Much of last week I spent preparing an index for my latest book, an illustrated history of prohibition in Canada titled Closing Time: Prohibition, Rum-runners and Border Wars. It will appear next autumn from my friends at Stanton, Atkins and Dosil. Indexing is pretty much the last job before the manuscript goes off to the printer.
Given that indexing, while necessary, is also finicky, time-consuming and boring, most writers have someone else do it for them. But I have always done my own, eschewing even the use of one of the new-fangled computer programs that do the job in minutes. I seem to get some satisfaction from giving the text one last close reading.
My method reminds me of stories I have read of how James Murray and his squad of helpers put together the original Oxford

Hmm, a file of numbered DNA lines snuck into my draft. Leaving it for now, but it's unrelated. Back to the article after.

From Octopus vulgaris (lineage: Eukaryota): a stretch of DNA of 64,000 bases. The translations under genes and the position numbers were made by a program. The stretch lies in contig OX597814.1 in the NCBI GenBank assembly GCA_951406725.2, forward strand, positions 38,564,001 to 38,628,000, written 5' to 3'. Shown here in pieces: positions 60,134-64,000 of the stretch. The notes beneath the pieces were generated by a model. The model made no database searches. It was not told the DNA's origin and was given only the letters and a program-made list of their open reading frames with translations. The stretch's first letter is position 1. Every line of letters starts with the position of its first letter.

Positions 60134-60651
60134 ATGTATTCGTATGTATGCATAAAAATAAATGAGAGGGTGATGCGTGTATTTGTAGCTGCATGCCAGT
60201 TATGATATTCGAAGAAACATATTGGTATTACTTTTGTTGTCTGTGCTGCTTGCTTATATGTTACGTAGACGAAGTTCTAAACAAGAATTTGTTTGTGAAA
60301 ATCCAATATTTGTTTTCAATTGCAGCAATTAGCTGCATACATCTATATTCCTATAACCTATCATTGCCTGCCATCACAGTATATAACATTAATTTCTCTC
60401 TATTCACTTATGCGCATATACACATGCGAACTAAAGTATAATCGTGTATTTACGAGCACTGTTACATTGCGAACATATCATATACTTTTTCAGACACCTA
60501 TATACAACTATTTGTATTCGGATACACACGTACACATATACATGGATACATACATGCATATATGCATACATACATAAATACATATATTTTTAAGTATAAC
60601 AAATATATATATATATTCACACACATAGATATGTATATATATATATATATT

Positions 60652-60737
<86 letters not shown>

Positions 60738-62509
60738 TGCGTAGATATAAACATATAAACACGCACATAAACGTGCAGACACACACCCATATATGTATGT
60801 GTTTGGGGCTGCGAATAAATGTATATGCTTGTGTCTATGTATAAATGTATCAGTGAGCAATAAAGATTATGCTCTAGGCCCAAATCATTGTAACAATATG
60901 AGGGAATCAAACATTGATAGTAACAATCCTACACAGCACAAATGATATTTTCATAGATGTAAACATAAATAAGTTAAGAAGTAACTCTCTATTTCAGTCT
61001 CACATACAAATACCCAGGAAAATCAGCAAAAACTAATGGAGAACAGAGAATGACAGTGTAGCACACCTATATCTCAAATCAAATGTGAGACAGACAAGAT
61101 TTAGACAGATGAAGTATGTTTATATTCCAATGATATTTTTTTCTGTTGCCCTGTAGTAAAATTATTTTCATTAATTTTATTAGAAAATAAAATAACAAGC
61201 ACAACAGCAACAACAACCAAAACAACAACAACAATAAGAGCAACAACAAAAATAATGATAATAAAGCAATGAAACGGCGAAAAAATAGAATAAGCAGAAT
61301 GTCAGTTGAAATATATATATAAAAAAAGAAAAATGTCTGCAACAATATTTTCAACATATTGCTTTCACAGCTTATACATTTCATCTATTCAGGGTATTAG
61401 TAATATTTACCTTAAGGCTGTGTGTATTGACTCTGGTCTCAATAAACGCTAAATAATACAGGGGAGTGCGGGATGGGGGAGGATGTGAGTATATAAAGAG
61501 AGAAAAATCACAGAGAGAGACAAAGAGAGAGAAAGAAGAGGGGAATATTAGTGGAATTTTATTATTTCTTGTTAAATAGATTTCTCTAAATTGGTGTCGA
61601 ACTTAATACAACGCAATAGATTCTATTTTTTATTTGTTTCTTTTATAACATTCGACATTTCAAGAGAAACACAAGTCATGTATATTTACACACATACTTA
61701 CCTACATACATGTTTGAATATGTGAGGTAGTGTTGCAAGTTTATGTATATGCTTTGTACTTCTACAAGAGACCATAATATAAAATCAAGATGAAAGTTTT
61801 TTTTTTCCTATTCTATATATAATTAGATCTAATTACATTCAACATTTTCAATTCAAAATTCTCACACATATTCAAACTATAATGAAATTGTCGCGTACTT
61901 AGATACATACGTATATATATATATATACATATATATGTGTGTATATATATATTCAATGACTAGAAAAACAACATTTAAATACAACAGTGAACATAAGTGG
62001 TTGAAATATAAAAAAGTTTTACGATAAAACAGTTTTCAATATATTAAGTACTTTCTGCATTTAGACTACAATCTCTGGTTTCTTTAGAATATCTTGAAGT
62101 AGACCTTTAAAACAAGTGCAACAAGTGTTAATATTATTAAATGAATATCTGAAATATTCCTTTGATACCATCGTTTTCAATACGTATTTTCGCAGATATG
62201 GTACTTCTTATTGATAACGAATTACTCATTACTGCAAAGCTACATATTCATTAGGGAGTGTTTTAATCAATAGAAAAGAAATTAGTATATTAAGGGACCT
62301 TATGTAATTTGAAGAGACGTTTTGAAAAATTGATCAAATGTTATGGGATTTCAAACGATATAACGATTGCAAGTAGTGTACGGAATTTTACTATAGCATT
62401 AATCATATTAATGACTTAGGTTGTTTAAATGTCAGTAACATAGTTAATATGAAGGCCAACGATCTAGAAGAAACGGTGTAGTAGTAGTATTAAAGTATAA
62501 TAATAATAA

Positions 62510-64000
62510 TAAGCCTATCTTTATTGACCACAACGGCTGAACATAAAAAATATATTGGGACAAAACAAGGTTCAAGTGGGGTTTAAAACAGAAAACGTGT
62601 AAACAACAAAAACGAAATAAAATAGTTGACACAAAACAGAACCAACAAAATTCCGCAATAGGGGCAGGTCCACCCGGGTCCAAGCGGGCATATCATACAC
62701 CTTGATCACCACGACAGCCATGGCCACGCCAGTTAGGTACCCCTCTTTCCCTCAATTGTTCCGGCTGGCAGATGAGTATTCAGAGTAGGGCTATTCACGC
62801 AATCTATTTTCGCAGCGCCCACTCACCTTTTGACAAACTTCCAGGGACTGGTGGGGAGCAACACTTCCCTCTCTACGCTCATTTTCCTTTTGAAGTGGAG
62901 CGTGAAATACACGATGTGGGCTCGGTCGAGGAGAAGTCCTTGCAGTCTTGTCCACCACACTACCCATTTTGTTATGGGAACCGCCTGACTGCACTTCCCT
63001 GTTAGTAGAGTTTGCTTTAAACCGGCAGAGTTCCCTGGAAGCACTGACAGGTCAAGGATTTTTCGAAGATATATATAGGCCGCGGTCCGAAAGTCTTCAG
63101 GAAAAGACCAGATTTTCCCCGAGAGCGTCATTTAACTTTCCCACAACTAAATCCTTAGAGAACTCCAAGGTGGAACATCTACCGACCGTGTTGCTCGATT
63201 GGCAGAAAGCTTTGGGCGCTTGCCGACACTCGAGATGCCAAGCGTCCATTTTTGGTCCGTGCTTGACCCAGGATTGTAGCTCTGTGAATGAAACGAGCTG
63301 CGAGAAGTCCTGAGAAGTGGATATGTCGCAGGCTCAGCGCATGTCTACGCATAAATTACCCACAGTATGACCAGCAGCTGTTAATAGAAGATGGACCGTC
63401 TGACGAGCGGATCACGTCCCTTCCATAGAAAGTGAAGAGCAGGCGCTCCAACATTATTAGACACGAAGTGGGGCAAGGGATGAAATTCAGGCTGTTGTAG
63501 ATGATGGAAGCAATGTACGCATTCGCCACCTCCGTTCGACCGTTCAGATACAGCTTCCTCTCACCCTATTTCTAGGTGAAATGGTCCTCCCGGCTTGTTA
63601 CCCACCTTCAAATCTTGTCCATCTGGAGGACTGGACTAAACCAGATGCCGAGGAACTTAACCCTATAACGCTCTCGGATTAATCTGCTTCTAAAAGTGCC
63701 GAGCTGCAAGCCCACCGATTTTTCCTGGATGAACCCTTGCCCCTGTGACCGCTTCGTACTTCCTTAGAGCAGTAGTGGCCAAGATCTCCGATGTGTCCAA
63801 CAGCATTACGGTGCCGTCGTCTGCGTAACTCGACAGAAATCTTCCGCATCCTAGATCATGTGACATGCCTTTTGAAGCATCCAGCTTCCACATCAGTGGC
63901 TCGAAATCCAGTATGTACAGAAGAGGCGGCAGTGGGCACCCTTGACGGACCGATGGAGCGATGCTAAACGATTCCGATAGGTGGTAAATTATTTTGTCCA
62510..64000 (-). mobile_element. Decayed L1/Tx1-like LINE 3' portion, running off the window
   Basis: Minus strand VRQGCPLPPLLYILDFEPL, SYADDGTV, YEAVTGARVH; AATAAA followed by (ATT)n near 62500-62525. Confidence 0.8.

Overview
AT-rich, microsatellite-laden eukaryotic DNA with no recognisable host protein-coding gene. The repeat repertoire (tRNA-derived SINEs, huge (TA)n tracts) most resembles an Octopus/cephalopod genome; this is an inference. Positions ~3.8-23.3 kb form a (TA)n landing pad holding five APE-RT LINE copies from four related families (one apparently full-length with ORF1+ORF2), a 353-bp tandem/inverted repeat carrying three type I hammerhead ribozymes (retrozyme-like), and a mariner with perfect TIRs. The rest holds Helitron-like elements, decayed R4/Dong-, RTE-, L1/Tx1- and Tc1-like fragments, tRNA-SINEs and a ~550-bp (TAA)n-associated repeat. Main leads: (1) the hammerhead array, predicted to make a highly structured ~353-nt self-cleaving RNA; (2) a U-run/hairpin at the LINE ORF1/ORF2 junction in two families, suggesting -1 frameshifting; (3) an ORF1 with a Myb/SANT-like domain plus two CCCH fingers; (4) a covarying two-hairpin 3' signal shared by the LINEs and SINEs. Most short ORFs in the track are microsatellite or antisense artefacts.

English Dictionary, pigeonholing each word definition on a slip of paper in a large iron scriptorium. When Murrary embarked on the project in 1879 the publishers thought it should take ten years to complete. Five years later he had reached the word "ant." As my index grows longer I begin to imagine how he felt.
I too employ small slips of paper on which I write the word to be indexed and the different page references. As I proceed, the papers litter my desk like confetti outside a church wedding. Every once in a while I organize the slips into alphabetical piles and then, eventually, into one giant pile, from aardvark to zygote, which I then type into my computer.
One benefit of this primitive system is that it allows me to pick up those final errors that have slipped through the cracks of repeated readings of the proofs. I discover to my dismay that Mrs. Smith has become Mrs. Smyth on page 48, or that John A. Macdonald has acquired a capital D in chapter three.
Small potatoes to be sure, but all part of the process.